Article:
After getting roughed up in a B.C. court by Telus Corp. over its wireless marketing claims, Rogers Communications Inc. is taking out its anger on Bell Canada Enterprises Inc.
On Tuesday, Rogers demanded the British Columbia Supreme Court injunction preventing the Montreal-based telco from claiming that it operates Canada’s most reliable wireless network on its new HSPA Plus-based data network, which Bell shares with Telus.
“Bell is claiming superiority based on a new, unproven network with virtually no customers,” Rogers said in a news release.
“In addition, a recent public opinion poll by Ipsos confirms that most Canadians agree that network reliability is not something that can be claimed by a new, unproven network with no track record.”
According to the statement of claim, Bell is allegedly making false and misleading representations in its ads by claiming to have “the largest and most reliable” wireless network in Canada.
Bell can’t make that claim, Rogers alleges, because the telco’s new HSPA Plus network is so new it has “virtually no customers” on it. In addition, the claim alleges, there has been “no adequate testing” of the new data network.
The Rogers’ statements have yet to be proven in court.
Rogers will be in the B.C. Court of Appeal on Wednesday trying to get a stay on that ruling.
The court actions are an early indication of how tough the wireless wars between the three incumbents have become. Until last month, Rogers could fairly claim it had the fastest data network in the country when it launched its HSPA Plus service, with a potential top speed of 21 Mbps. Bell and Telus had data networks using EVDO technology that could get up to only 3.5 Mbps.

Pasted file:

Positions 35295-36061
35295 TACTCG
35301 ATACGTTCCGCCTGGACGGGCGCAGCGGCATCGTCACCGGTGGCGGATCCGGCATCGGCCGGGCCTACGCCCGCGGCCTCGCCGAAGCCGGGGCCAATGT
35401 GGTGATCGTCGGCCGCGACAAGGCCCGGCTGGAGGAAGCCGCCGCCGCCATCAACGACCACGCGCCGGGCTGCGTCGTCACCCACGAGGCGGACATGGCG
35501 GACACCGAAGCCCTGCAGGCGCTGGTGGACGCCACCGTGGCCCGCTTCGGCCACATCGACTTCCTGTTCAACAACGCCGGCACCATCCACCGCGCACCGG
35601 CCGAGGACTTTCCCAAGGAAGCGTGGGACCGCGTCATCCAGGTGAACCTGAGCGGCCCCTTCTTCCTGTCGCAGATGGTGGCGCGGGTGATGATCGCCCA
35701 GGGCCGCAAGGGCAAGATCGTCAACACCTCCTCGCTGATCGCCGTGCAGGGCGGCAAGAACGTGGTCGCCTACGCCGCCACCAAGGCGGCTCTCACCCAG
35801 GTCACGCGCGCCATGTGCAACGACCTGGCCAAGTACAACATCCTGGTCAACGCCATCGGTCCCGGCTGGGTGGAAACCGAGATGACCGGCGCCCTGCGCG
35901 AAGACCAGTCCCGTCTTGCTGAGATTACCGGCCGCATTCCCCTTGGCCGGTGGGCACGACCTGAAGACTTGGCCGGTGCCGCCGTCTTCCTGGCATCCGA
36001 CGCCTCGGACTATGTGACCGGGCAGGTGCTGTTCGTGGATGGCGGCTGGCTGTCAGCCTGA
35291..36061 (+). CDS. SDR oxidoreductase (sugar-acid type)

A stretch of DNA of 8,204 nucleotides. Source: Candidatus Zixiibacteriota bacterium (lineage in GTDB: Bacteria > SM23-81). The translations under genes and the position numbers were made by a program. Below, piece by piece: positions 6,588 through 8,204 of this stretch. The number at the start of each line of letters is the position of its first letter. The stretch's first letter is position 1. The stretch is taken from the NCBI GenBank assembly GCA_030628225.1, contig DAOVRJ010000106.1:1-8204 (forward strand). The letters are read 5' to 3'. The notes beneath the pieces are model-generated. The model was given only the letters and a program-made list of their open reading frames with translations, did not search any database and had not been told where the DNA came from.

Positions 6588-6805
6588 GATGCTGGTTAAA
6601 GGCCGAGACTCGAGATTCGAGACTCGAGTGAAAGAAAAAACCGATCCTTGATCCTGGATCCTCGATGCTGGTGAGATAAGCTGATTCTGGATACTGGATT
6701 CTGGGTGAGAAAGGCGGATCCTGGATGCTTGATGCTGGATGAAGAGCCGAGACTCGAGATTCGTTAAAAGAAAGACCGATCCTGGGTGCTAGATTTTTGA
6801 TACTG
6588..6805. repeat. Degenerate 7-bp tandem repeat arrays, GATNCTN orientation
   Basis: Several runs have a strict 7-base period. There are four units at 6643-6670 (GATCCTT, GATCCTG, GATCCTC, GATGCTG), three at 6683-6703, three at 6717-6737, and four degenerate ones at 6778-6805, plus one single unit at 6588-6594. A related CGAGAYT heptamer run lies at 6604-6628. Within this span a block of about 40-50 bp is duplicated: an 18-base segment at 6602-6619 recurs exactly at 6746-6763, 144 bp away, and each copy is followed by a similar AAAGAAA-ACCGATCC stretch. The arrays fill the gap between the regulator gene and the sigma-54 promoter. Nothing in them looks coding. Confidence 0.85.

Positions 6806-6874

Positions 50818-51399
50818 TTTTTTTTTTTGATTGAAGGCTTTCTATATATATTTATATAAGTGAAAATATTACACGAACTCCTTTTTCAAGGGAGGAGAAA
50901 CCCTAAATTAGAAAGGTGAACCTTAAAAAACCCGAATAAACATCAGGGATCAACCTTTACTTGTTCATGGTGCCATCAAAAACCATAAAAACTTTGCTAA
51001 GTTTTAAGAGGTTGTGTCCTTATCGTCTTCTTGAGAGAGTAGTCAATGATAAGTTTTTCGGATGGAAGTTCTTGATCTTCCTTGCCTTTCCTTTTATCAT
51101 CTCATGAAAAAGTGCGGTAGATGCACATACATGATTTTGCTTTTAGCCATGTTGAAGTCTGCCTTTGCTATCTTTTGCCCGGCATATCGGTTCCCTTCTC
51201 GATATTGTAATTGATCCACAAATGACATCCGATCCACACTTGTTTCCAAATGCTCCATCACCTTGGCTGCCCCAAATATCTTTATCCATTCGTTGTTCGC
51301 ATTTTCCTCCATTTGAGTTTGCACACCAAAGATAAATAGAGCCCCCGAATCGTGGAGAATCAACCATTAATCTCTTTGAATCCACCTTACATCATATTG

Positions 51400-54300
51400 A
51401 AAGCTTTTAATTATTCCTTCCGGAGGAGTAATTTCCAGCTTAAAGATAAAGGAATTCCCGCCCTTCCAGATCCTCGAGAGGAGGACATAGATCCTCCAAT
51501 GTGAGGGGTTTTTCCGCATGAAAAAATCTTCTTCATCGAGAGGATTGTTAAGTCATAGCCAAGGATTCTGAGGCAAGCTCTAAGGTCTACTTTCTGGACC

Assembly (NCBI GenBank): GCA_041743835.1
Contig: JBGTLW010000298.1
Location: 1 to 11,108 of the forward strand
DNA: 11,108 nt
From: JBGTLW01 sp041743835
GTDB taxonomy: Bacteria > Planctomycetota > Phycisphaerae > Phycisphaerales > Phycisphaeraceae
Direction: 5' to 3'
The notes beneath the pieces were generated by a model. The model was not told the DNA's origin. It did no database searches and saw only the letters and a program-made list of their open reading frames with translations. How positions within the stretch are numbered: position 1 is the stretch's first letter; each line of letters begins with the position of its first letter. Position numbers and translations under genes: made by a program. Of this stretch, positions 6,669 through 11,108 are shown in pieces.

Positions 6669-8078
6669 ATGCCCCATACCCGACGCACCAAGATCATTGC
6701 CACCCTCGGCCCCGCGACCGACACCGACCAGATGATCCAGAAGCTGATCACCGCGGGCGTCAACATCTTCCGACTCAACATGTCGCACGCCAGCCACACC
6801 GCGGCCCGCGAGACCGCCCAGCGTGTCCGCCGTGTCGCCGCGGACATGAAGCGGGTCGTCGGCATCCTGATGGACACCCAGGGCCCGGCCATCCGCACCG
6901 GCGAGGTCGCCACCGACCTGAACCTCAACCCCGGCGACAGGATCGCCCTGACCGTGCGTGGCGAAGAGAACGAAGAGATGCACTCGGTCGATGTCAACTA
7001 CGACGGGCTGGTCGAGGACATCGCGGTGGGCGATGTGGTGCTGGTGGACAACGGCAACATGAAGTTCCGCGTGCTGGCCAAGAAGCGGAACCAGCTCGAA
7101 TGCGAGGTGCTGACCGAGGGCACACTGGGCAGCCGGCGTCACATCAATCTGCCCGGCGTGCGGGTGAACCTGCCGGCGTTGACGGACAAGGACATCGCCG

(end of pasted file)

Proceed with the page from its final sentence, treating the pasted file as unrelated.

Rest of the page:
However, early in November Bell and Telus launched their new HSPA Plus network, which runs parallel to the old network.
That is allowing Rogers to say that most Bell subscribers are still on the old network.
Rogers also complains that in ads the telco says “Being with Bell just got better,” when to get better speed a CDMA subscriber has to have a new phone compatible with the new network.
“The new network does not have sufficient customer load, nor has it been operating long enough to permit Bell to fairly or adequately to compare the speed or reliability of service on its new network to competitors,” the statement of claim says in part.
The claim also says Rogers has asked Bell to stop making such statements, but the telco has refused.
No date for the hearing has been set.
This is only the first round of the wireless war. Two new wireless companies are about to start service to increase the competition: Toronto-based DAVE Wireless Inc., will operate in many major Canadian cities, and Public Mobile Inc., which will do business in Toronto and Montreal. Quebecor Inc.’s Videotron cable division, which is already in the wireless business by reselling spectrum from Rogers, bought its own spectrum at last summer’s AWS auction and will be better able to take on Bell and Rogers in Quebec.
A fourth new entrant preparing to launch is Globalive Wireless Management Corp. However, its debut has been stalled by a ruling by the Candian Radio-television and Telecommunications Commission over foreign control.
The new competition is bound to eat into the incumbents’ wireless market share, according to Convergence Consulting Group. Rogers, Bell and Telus combined have about 95 per cent of the market. By 2014, Convergence believes that could drop to 22 per cent.